As the uncertainty of the COVID-19 pandemic continues to unfold globally, the return to school stresses also continue to mount. As an educator and parent, I am most certainly anxious about the unknown that rests ahead.
Thinking about my own children going into Grade 5 and 2 respectively, I’m constantly thinking not solely about their physical well-being but their mental and emotional health as well. Knowing that this school year will be decorated by PPEs, new routines, staggered recess and lingering health threats, I’m hoping that an intentional balance between academic success and overall well-being can be found.
This is all to say that as educators return to school in September and amidst all of the challenges that rest ahead, COVID-19 does present us with the opportunity to reset the norm. Whether this means that curriculum takes a back seat at the onset to finding new pedagogical opportunities with through technology, there is a need to revisit what teaching and learning really means.
As educators we all must revisit our individual and shared purpose. What’s our critical motivator? In regards to the COVID era, I’m personally reminded that schooling must be and is so much more than content and curriculum. I’ve echoed this sentiments before on this very site and must reassert this more now than ever. Schooling must be about who our students are, how they learn and important not just what they learn.
More now than ever, as we return to school within a landscape of diverse COVID modelling, we must ensure that we truly know who our students are and the emotional space in which they are returning to school. Urgently, although we have all been in this COVID-19 reality together, our individual experiences has not been the same. Thus, more now than ever, our relationships with students will be critical in helping grow their success. Ultimately, for us as educators to truly understand and value our students, we must know ourselves in all forms.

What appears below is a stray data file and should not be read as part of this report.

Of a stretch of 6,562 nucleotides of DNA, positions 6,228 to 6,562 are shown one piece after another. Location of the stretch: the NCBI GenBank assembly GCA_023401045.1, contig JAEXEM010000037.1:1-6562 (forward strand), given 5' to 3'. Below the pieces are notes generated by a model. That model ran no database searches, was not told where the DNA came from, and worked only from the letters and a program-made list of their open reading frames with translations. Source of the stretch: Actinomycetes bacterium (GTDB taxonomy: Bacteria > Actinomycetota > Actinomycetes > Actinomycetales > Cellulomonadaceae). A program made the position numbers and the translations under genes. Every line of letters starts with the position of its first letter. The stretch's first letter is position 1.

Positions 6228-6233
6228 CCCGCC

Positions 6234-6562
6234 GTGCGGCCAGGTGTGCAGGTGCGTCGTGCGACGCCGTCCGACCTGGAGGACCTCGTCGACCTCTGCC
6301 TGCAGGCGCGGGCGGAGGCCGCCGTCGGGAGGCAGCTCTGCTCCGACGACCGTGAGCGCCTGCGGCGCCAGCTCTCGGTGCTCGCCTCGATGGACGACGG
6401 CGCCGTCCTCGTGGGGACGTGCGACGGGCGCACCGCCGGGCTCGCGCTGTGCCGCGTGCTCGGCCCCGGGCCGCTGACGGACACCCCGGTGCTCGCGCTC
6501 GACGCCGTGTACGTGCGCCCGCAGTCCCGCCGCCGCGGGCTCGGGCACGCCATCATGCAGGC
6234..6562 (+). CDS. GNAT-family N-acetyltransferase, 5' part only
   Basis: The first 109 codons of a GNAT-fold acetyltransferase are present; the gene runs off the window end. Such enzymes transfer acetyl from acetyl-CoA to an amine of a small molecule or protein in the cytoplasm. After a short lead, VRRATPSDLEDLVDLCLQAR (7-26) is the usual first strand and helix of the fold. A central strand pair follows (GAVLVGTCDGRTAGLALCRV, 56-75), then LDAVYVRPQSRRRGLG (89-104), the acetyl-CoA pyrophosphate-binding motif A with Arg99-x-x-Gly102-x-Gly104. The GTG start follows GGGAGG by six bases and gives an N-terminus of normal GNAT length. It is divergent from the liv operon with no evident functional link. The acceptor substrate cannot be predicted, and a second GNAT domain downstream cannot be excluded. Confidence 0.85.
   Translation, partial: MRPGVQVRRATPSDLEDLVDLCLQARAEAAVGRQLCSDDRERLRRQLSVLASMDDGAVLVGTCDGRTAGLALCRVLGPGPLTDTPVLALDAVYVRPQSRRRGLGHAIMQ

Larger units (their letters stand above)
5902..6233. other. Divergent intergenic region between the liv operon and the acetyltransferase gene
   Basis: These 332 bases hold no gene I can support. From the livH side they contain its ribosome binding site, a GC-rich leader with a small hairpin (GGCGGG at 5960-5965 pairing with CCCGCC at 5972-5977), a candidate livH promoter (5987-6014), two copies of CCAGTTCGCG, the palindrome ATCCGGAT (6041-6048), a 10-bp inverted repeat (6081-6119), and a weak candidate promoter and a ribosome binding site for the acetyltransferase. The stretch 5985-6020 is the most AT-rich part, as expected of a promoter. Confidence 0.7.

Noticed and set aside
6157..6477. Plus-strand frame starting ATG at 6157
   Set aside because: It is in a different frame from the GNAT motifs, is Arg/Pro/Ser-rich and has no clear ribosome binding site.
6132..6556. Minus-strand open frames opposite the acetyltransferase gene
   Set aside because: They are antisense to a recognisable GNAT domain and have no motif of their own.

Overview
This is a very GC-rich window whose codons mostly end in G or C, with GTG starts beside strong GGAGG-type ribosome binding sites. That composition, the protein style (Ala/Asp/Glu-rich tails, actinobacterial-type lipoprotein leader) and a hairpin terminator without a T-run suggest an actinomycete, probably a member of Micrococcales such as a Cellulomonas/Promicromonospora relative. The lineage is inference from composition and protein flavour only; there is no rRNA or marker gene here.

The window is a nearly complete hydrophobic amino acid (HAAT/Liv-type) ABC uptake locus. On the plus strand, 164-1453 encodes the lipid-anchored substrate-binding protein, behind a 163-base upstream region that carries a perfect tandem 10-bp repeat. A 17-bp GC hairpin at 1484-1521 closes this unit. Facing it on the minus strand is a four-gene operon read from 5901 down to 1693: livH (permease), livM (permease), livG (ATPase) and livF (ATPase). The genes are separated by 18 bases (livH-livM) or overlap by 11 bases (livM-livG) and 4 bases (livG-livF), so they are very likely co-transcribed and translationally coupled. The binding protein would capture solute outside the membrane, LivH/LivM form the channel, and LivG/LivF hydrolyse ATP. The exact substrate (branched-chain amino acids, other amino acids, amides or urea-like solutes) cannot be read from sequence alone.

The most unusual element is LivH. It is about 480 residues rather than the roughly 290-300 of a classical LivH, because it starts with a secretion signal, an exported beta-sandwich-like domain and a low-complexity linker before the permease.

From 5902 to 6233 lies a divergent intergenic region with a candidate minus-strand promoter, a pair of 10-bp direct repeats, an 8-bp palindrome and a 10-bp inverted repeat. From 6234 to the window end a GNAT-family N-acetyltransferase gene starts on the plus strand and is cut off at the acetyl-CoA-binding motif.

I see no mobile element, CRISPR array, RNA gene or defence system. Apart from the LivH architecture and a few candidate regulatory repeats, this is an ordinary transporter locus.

For example, I know that during the time of COVID distance learning my empathy for students and their experience truly deepened. As I played Nintendo Switch with my kids, swam in water behind my father-in-law’s cottage, ordered toys and 4K movies on Amazon and even renovated my house, my pandemic experience was unique. Although, we truly missed and longed to see grandparents, aunts, uncles, cousins and friends, we were safe and enjoying the frills of our privilege. This was not the case for many of my students and perhaps even colleagues. Everyone comes to the classroom with their own narrative and thus to serve students the best we can we must unravel not only their story but our own. How can we truly foster student success if we don’t either know who are students really are?
This is all to say that as educators reflect on today’s many COVID challenges at the centre must be the promise of purpose. Now is the critical time to remember that as educators we serve children – they are our guiding force not curriculum expectations.
So, let’s have a conversation. Let’s share and look to September with the provocation to Reset the Norm and discover what teaching and learning in the COVID-Era could look like.
Let’s talk about our success teaching and/or leading during the pandemic along with our challenges and next steps;
With Dr. Marlyn Morris, an expert is curriculum design and equity training, let’s reflect on anti-racism and what it means to be a culturally relevant educator;
Let’s reflect on the growing need for enriched tech-ed and how technology can be used to support student well-being and enable transformational teaching and learning;
Let’s come together as a community with purpose.
Join me and Dr. Marlyn Morris on Wednesday August 19 at 9:00am for a FREE interactive webinar on Re-Setting The Norm: Teaching an Learning in the COVID-Era
Click on the following link to register:
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